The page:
It is sad and appalling to realize that there are people, lucky to be born in civilized and war-untouched countries, who barely feel for and empathize with less fortunate human beings who seek help and support. The aloof “it’s them, not us” approach is old and frequent and allows “heart-disconnected” people to shake off responsibilities towards those who are far and in need. It is as if our commodities and comforts immunize adults from putting themselves in others’ shoes. Even for us teenagers it is difficult to imagine and therefore really comprehend what these people are going through because we have always been lucky and have taken our fortune for granted. Our teachers keep instilling in us crucial pillars such as humanity, tolerance and empathy, and keep insisting on the importance of learning from the past and from the mistakes our predecessors made. Until a few weeks ago, we listened to them and nodded, read articles together, watched the news and had class conversations and exchanged points of view with sorrow but, at the same time, with the unconscious relief that “tragedies happen to them, not us” because 2166 kilometres (and even more) prevent our luck, wealth, “high” civilization and welfare from being infected. This deceptive certainty apparently authorized some adults and even teenagers to overreact and ignore the request of help from refugees and fiercely and proudly defend their untouchable borders. It was not uncommon to hear comments in the streets, read messages full of hatred on the Internet and on social networks in particular and even at school you could hear comments of somebody who looked down on those human beings who beg for help. It was not uncommon, although not human, but “socially acceptable” for some people to boast that mindset. But nobody envisaged that our flow of welfare and luck may be interrupted. Everything was under control until something extremely tiny, invisible but with highly visible repercussions on all of us assailed our borders and turned our lives upside down in a wink, reminding us that, no matter what, we are all interconnected. These days we are nostalgically reflecting on what we used to consider not only common, everyday, and sometimes even dull routines and we regret not having relished every single moment of our lives. We blithely went to school, hugged our friends, went out for a pizza, kissed our relatives with the same instincts as breathing air until a long way off virus (again, underestimated because of the distance) began plaguing our country. This has brought Italy to its knees. We are currently living in the so-called “protected zone” from and into which it is not possible to move as the contagion is getting worse and worse. Schools are closed, we can’t see our friends nor leave our houses in the hope that the containment will slow the disease down. We listen to frantic journalists who interview exhausted doctors and nurses and we look at our parents’ tense faces and we suddenly and Hamletically realize “ay, there’s the rub” and consciously come to grips with the fact that this time it is not “them”, it is not “far away”, it is “us” and it is “here”. It is “us” who recklessly rush to supermarkets for fear of running out of food, it is “us” who are being looked at askance by other countries for being pestiferous, it is “us” who irresponsibly crowd on public transport to escape from the virus as soon as we get to know that our region, Lombardy, will be shut down in a few hours and it is “us” who ultimately fear death.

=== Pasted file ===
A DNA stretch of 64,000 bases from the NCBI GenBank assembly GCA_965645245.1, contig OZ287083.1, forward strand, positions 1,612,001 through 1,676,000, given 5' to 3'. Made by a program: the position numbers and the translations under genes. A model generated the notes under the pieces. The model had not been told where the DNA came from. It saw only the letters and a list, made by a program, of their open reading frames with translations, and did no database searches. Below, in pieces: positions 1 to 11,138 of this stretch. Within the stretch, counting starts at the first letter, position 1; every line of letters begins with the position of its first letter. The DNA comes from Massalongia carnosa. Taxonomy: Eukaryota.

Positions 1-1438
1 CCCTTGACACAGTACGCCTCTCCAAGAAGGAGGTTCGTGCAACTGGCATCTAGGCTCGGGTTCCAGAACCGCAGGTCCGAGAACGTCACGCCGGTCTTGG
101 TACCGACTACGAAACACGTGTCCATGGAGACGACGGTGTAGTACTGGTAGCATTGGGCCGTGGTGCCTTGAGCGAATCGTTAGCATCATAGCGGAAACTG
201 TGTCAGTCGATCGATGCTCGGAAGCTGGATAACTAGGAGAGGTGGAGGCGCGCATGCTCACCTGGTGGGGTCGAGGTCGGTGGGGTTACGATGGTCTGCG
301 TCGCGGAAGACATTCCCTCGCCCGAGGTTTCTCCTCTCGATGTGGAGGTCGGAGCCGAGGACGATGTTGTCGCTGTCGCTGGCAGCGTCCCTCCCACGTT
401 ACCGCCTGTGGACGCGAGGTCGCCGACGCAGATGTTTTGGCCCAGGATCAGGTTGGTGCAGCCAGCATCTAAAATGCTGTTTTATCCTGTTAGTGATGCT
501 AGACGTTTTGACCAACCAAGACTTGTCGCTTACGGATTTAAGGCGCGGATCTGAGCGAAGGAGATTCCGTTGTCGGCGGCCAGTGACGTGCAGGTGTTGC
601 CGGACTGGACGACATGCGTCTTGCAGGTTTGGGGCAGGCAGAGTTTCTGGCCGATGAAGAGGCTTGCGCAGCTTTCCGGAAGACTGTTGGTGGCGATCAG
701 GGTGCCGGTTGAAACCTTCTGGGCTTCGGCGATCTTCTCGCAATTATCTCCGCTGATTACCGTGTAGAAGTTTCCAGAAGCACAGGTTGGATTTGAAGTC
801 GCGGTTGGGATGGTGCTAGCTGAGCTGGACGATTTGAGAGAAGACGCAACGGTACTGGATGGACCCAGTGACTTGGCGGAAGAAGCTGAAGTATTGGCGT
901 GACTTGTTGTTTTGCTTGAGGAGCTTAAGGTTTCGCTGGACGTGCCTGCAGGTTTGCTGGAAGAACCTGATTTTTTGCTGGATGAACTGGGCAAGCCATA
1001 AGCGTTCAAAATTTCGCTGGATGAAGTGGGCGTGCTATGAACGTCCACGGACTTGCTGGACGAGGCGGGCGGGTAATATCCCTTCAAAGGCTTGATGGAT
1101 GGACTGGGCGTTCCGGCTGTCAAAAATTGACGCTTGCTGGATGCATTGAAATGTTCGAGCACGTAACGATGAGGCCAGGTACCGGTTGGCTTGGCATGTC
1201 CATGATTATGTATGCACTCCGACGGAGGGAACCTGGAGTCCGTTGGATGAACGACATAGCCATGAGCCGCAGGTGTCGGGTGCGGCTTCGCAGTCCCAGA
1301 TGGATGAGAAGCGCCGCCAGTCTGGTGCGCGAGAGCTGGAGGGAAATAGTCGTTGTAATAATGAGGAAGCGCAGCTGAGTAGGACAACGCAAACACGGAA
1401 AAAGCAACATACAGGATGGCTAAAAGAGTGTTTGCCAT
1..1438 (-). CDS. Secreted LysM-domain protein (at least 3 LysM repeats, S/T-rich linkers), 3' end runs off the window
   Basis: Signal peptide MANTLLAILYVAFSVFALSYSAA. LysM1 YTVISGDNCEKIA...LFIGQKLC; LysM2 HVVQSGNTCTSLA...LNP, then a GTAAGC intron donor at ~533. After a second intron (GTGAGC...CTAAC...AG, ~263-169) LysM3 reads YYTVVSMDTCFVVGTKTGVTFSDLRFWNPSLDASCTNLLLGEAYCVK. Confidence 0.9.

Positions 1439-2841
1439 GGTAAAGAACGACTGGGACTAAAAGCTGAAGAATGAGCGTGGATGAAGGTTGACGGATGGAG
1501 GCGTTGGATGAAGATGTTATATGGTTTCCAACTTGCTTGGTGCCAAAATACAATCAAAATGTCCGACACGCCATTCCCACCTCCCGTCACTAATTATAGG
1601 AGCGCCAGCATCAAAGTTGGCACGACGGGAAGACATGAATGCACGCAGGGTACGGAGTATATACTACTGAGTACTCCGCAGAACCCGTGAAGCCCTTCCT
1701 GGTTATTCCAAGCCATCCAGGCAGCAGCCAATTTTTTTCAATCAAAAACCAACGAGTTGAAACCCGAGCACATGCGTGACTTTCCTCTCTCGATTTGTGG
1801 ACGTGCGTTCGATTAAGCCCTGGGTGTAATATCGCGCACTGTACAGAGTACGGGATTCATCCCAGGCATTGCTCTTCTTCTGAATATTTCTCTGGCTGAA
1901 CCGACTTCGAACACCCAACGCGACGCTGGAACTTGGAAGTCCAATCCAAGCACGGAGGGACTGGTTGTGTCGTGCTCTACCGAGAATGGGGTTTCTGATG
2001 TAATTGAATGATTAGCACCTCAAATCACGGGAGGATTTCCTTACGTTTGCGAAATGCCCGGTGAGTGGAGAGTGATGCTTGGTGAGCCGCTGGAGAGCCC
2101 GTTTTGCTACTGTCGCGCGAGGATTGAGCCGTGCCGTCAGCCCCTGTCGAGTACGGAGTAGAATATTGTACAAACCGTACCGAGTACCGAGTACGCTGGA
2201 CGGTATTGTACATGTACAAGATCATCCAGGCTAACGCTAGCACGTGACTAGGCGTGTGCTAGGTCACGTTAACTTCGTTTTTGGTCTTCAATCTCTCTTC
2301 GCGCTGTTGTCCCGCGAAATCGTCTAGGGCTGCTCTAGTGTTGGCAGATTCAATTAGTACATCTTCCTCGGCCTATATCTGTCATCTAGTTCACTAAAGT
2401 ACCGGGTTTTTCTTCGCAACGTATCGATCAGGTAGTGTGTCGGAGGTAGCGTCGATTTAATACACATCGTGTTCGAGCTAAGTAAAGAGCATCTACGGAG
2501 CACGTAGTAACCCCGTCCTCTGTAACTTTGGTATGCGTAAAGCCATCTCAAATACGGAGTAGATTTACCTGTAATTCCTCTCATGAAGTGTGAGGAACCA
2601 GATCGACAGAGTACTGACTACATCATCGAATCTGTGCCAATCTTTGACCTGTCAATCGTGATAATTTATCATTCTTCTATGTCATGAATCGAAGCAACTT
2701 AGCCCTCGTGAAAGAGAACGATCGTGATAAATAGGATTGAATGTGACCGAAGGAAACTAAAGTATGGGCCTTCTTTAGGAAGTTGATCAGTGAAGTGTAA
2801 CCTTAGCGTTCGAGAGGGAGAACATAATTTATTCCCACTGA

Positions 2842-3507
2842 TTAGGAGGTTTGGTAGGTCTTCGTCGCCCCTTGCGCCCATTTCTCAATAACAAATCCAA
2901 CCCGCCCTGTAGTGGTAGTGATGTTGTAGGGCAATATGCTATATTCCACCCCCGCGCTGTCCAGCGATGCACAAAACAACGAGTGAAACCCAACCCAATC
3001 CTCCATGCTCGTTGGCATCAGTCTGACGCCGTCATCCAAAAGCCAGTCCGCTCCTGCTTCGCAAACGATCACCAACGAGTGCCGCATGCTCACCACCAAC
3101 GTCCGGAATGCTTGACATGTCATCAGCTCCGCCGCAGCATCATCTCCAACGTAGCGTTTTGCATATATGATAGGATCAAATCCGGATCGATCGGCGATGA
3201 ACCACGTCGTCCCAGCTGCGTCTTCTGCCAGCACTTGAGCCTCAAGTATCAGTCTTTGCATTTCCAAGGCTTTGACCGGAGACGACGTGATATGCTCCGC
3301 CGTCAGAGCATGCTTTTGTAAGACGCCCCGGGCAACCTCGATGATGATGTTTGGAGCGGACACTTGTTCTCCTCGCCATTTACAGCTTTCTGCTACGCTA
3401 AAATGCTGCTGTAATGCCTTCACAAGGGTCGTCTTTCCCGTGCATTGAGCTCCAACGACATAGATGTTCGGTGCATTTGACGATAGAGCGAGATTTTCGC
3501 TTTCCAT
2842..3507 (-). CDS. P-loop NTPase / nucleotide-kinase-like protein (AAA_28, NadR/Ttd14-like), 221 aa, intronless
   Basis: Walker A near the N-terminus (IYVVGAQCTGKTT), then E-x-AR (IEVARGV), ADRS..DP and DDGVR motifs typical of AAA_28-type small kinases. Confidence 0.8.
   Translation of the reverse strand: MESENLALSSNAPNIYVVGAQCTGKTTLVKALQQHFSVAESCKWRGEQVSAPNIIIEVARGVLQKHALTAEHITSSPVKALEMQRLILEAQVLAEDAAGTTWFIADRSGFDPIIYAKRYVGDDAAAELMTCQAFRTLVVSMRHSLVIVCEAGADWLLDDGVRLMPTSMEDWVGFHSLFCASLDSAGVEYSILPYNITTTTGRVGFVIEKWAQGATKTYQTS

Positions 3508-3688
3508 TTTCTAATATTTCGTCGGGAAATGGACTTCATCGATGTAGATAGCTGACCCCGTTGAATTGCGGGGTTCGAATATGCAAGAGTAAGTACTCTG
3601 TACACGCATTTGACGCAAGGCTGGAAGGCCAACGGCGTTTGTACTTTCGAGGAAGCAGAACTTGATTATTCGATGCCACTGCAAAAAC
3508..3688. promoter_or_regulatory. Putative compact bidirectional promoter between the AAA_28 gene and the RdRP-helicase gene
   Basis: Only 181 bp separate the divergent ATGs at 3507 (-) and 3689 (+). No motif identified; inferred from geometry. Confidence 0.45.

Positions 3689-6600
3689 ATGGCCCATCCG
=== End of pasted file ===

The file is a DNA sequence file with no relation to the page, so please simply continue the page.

And we suddenly realize how natural, strong and ancient the instinct is in every human being to struggle to survive and hope for the better. And we suddenly realize that there are no borders, no matter how fiercely we defend them. And we suddenly realize that we human beings all feel the same feelings and all react in the same way to adversities. And we suddenly realize that our friends’, our relatives’, our neighbours’ suffering is ours too. And we come to know that we are all one family living on a fragile speck of dust in the Universe. And we realize that “tutto andrà bene” only if we help and respect each other. And all of a sudden, we understand that no matter how far we are, no matter how many kilometres divide us from them, it is always “us”, never “them”. Us.
by Silvia Mazzetti, Elisa Cedoni, Morgana Mastruzzo, Ana Shtjefni, IC Marcheno, 3B